In partial nail plate avulsion, the ingrowing part of the nail is freed from the proximal nail fold, nail bed, and matrix with a Freer septum elevator. The ingrowing strip of nail is cut longitudinally and removed. Afterwards, cauterization of the lateral matrix is performed by application of cotton wool soaked with liquefied phenol (96%) for 1 minute. Provisions must be made to protect surrounding tissue (generally by use of petrolatum jelly) and to neutralize the phenol with 70 percent alcohol afterwards [4].

Interestingly, topical applied phenol works also as anesthetic and antimicrobial agent, resulting in reduction of postprocedural pain and microbiological colonization, respectively. In regard to recurrences, Grieg et al., found a relapse rate of 9 percent for this procedure [5].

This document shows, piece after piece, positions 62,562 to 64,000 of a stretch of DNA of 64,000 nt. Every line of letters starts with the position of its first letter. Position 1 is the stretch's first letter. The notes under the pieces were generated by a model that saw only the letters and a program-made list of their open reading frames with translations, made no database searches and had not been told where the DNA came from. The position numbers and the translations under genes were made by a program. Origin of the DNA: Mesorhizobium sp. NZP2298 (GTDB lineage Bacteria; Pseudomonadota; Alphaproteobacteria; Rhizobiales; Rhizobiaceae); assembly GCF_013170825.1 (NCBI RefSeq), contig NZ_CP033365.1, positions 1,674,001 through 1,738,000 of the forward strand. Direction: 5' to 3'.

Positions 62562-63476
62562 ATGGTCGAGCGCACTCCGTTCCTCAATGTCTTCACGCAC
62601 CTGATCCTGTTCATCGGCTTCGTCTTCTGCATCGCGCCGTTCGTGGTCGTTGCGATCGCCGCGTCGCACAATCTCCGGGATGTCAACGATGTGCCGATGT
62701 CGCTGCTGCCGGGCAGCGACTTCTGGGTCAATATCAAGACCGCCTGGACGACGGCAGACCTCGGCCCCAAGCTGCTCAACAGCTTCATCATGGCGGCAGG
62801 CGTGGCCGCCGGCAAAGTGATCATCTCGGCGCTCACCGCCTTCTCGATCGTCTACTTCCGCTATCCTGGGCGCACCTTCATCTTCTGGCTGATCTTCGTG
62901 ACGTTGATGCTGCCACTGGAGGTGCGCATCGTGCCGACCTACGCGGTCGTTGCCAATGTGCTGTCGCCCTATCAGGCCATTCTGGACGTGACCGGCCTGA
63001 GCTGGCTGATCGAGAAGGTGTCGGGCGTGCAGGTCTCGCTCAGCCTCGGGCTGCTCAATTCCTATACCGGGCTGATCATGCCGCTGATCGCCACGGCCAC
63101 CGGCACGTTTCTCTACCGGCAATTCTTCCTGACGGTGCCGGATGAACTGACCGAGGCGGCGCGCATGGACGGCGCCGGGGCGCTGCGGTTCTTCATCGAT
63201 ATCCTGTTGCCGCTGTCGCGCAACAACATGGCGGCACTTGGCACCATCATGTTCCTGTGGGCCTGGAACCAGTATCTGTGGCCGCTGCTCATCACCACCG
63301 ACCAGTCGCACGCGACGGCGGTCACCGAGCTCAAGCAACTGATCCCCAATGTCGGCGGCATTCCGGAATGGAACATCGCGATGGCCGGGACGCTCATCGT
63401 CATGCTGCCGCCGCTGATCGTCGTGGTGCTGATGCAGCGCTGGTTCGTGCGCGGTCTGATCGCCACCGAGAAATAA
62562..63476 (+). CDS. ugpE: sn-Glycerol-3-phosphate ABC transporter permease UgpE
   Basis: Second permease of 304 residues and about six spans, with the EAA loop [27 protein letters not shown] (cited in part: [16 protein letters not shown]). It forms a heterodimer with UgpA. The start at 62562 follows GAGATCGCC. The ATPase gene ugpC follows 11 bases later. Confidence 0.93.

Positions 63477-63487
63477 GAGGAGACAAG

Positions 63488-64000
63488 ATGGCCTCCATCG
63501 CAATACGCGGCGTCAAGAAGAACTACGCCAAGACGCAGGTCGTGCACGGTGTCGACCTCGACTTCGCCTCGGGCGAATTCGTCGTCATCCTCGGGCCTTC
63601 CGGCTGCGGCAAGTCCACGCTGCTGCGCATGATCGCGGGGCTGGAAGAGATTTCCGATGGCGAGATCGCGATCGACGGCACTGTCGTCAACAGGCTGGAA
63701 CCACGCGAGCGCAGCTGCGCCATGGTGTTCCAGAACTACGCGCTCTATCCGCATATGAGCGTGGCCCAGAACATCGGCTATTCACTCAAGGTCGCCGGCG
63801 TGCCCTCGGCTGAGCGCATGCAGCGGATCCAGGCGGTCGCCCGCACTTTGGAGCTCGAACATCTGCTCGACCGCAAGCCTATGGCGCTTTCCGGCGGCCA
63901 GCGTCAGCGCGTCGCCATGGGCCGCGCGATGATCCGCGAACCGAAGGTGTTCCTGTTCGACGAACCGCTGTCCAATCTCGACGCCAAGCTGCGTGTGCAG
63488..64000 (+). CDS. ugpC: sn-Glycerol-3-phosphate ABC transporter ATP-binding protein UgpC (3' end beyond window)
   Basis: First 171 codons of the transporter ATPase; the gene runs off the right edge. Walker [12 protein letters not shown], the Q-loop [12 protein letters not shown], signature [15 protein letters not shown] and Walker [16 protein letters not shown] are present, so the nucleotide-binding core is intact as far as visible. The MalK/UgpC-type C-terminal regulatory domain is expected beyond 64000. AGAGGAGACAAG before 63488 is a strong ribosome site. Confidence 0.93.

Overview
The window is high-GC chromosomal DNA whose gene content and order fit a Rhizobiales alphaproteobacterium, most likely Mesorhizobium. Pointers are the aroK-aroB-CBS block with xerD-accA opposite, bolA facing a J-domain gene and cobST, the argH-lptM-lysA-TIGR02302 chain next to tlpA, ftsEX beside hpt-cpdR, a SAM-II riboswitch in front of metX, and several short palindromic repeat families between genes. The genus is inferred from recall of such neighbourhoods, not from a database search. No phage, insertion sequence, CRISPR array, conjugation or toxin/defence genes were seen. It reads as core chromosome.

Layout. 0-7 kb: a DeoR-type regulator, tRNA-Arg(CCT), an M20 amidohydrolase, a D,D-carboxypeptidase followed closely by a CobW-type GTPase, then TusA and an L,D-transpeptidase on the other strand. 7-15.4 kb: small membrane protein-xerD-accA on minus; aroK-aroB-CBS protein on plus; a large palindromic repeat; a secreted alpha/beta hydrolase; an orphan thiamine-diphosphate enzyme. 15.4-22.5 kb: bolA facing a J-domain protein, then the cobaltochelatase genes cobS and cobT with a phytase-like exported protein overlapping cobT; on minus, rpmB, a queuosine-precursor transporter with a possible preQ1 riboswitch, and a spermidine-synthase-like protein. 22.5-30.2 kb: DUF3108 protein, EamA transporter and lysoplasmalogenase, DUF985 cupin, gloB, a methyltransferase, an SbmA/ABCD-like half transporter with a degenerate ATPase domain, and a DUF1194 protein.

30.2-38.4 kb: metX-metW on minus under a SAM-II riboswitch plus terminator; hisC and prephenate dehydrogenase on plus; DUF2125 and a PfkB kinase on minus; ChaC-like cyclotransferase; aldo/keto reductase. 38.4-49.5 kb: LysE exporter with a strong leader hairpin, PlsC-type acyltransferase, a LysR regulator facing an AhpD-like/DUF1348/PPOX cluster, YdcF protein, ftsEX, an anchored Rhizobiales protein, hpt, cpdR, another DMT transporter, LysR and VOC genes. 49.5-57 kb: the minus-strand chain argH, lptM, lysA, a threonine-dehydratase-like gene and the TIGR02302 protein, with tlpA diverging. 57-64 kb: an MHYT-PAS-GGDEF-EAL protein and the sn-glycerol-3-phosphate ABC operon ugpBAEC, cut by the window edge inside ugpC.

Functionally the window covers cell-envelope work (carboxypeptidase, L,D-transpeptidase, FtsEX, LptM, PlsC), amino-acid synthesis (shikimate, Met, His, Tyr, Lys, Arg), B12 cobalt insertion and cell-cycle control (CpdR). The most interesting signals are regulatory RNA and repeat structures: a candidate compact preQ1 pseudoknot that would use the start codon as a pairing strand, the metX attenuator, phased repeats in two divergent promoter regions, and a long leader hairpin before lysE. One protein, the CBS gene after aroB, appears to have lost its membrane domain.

In the case reported here, it is hard to understand why the previous Emmert onychoplasty failed to detect the nail spicule responsible for the ongoing inflammation. Even the MRI provided only indirect evidence for an embedded spicule.

Our case highlights the need for thorough exploration during surgery of an ingrown toenail. The possibility of a hidden nail plate fragment must be considered, especially in cases with persisting clinical signs of inflammation.


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2. Haneke E. Segmentale Matrixverschmälerung zur Behandlung des eingewachsenen Zehennagels. Dt Med Wschr. 1984 Sep;109(38):1451-3. [PubMed]

3. Haneke E. Surgical treatment of ingrown toenails. Cutis. 1986 Apr;37(4):251-6. [PubMed]

4. Haneke E, Baran R. Nail surgery. Clin Dermatol. 1992 Jul-Sep;10(3):327-33. [PubMed]

5. Grieg JD, Anderson JH, Ireland AJ, Anderson JR. The surgical treatment of ingrowing toe nails. J Bone Joint Surg Br. 1991 Jan;73(1):131-3. [PubMed]